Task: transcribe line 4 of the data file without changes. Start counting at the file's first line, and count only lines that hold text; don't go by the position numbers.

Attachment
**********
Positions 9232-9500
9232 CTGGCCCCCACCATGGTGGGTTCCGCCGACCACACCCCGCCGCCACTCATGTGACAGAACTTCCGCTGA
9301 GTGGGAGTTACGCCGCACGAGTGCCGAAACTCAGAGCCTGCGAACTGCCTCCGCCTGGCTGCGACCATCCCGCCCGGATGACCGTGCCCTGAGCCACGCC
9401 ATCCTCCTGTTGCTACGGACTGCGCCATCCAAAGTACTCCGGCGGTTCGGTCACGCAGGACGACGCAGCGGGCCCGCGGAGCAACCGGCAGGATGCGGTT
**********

9401 ATCCTCCTGTTGCTACGGACTGCGCCATCCAAAGTACTCCGGCGGTTCGGTCACGCAGGACGACGCAGCGGGCCCGCGGAGCAACCGGCAGGATGCGGTT